The final season begins with the episode "Numb." The beginning of the episode starts like any other, but plays the song "No Children" by The Mountain Goats, instead of the standard intro song. When the camera makes it down to the church, it suddenly turns off and moves towards the Puppington house. As it zooms in, we start in Orel's parent's bedroom, with Clay and Bloberta sleeping in separate beds with a small propped wall between them. Clay eventually gets up and says, "see you in two days," and leaves the room. Now, from Bloberta's perspective, we see Clay and Orel getting ready for the hunting trip. This episode (like many others), takes place during the same time as the Nature episodes last season. This is a moment to understand where Blboberta is in her life. The episode centers around her attempt at finding a connection, but each attempt ends in failure. In the end, we listen to the second half of "No Children" while from Clay's POV in the study, he glances at Dr. Potterswheel's handkerchief (Bloberta tried cheating on Clay with him), and then walking down the hall, past his now two illegitimate children, stopping and the song going quiet for a moment as he passes Orel's room. Again we hear Orel ask, "Why did you marry dad?" After Bloberta gives her answer, and explains it's just Clay's "true nature coming out," we see her exit Orel's room and momentarily break down. When she notices Clay, she grows cold and walks away into the bedroom. The song continues again, and we watch Clay walk into the bedroom, sit down in his bed, glance momentarily over towards Bloberta, and then scoots back on his bed. Clay is seeing his family fall apart from him, and Bloberta is looking for connection. The perspective has moved from Orel to the adults, specifically Clay and Bloberta. The next two episodes follow a more classic Moral Orel formula, though there is still more focus on the adults, and how in the episode "Innocence" they all attempt (to no avail) at avoiding giving Orel advice. Though the show maintains its comedic elements, including those Pathos moments, but the serious aspects have become significantly more heavy.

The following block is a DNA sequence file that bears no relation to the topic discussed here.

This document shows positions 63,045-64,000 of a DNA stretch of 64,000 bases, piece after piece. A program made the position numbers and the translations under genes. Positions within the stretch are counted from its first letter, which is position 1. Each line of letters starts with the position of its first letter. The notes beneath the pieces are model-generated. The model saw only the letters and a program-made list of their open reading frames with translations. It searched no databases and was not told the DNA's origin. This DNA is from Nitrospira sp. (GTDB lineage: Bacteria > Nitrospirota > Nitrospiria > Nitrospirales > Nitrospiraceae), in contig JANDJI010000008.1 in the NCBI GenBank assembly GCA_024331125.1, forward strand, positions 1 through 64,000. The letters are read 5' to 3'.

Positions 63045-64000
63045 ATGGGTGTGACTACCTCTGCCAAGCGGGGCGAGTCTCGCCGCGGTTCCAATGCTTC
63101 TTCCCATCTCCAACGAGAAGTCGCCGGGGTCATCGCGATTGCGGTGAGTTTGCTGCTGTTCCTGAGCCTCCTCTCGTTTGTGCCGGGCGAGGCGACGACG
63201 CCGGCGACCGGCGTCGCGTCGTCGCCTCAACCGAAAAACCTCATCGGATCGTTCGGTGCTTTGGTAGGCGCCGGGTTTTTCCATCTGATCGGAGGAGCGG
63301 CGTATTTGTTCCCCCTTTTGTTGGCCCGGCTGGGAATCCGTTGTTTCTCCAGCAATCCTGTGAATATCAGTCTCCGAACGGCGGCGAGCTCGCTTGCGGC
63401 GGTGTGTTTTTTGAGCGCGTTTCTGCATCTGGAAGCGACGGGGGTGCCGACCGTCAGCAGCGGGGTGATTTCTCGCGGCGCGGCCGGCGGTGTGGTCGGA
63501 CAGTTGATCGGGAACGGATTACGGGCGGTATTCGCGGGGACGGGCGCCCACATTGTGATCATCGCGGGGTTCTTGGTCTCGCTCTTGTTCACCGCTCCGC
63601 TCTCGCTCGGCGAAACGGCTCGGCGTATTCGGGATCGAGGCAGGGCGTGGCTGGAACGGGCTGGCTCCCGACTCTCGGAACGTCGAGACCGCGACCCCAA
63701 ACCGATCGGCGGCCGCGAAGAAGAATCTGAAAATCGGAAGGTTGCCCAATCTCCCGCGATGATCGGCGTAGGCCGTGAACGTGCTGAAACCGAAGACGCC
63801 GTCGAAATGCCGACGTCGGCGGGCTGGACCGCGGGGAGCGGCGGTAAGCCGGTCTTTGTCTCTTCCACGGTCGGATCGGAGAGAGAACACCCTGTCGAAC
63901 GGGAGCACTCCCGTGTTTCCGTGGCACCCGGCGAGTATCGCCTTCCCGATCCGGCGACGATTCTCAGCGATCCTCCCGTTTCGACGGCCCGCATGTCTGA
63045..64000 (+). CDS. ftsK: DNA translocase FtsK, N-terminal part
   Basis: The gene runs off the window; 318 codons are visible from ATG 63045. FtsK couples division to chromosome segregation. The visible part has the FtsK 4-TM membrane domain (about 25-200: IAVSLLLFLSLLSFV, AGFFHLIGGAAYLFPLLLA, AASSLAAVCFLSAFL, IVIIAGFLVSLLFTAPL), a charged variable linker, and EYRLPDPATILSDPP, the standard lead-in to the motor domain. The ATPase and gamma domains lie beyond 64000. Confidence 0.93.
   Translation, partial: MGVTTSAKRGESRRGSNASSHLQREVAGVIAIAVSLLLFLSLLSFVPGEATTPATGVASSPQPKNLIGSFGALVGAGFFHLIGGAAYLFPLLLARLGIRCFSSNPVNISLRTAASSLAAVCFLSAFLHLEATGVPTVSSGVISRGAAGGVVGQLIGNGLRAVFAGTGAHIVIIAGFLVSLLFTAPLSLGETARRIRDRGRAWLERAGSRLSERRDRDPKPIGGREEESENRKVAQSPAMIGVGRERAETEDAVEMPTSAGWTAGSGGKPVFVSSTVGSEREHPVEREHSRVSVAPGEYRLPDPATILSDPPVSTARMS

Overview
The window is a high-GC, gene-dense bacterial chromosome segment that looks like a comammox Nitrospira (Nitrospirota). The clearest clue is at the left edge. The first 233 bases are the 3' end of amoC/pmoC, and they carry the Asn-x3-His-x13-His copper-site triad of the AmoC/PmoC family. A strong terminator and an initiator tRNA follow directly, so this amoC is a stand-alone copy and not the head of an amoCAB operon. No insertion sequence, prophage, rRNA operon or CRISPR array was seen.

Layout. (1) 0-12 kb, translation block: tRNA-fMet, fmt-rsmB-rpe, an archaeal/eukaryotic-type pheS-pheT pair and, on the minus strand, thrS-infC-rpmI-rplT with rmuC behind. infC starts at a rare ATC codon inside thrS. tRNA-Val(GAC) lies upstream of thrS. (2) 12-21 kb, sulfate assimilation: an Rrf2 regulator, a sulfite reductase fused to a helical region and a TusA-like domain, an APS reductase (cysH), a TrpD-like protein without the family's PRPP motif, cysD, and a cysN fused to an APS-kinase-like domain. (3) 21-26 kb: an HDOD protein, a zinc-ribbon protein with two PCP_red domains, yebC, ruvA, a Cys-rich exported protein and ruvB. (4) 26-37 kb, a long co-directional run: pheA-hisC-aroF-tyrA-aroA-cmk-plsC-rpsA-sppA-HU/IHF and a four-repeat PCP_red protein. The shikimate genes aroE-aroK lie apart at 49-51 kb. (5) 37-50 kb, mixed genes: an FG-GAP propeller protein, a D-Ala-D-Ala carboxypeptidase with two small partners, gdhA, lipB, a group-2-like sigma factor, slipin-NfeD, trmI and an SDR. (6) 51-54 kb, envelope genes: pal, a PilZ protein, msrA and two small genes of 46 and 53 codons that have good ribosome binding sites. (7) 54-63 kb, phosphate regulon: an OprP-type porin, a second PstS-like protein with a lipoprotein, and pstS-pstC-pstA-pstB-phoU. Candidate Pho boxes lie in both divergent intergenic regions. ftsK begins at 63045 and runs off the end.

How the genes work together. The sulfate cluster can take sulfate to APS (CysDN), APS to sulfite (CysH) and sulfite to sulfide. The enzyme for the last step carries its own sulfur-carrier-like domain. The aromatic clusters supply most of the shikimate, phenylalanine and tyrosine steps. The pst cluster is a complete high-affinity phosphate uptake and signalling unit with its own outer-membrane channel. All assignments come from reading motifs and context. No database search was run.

In episode four, "Alone," things grow even darker. We follow three characters: Nurse Bendy, Miss Sculptham (the teacher), and Miss Censordoll (the librarian). They are staying in the "Aloneford." Nurse Bendy is revealed to be somewhat mentally ill, talking to two teddy bears one "hubby" and the other "sonny." She walks around in overly domestic clothes and talks to them as if they are her family. In a long, sad prayer, we might laugh because of her use of language ("I feel thoughts of emotions"), but we're depressed because we realize no one looks at her as a person, and principal Fakey is using her for sex. We learn that Miss Sculptham was raped, pregnant from said rape, and had an abortion with a coat hanger. Newspaper clippings reveal she had an orgasm, that it was the only connection she ever had with a man, so she is torn between fear and excitement. Miss Censordoll is extremely lonely, but still insists on not speaking with her mother until nine o'clock. She has an angry, frustrated conversation over the phone, learning that she cannot have children because of an operation her mother had her have when she was a child. Nurse Bendy's subplot ends the worst, where she bumps a chair her "hubby" is on, and it falls over and lands on her butt, and she freaks out and starts crying. In the episode "Dumb," we learn that Joe, the bad kid at school, has a boring home life, and that Nurse Bendy is his mother. Through some funny and some dark moments, the episode ends with Nurse Bendy and Joe interested in living together, as mother and son, and it's actually a happy character arc. The episodes "Help" and "Passing" are flashback episodes for Bloberta and Clay, respectively. "Help" is about how Clay and Bloberta met, how they were both simply afraid of being alone, Bloberta especially, and they ended up together out of fear, not love. "Passing" is about Clay's messed up childhood, humanizing him for those who had, at this point, written him off because of "Nature." Clay is creepily close with his mother while she ignores her husband. She dies in a prank gone terribly wrong, and Clay's father blames him. Clay is told he's "not worth it" when his father was going to hit him, and we see a montage of Clay attempting to anger his father so that he'll get hit, and in that way he feels "worth it." We have now set up most of the characters to complete their character arcs.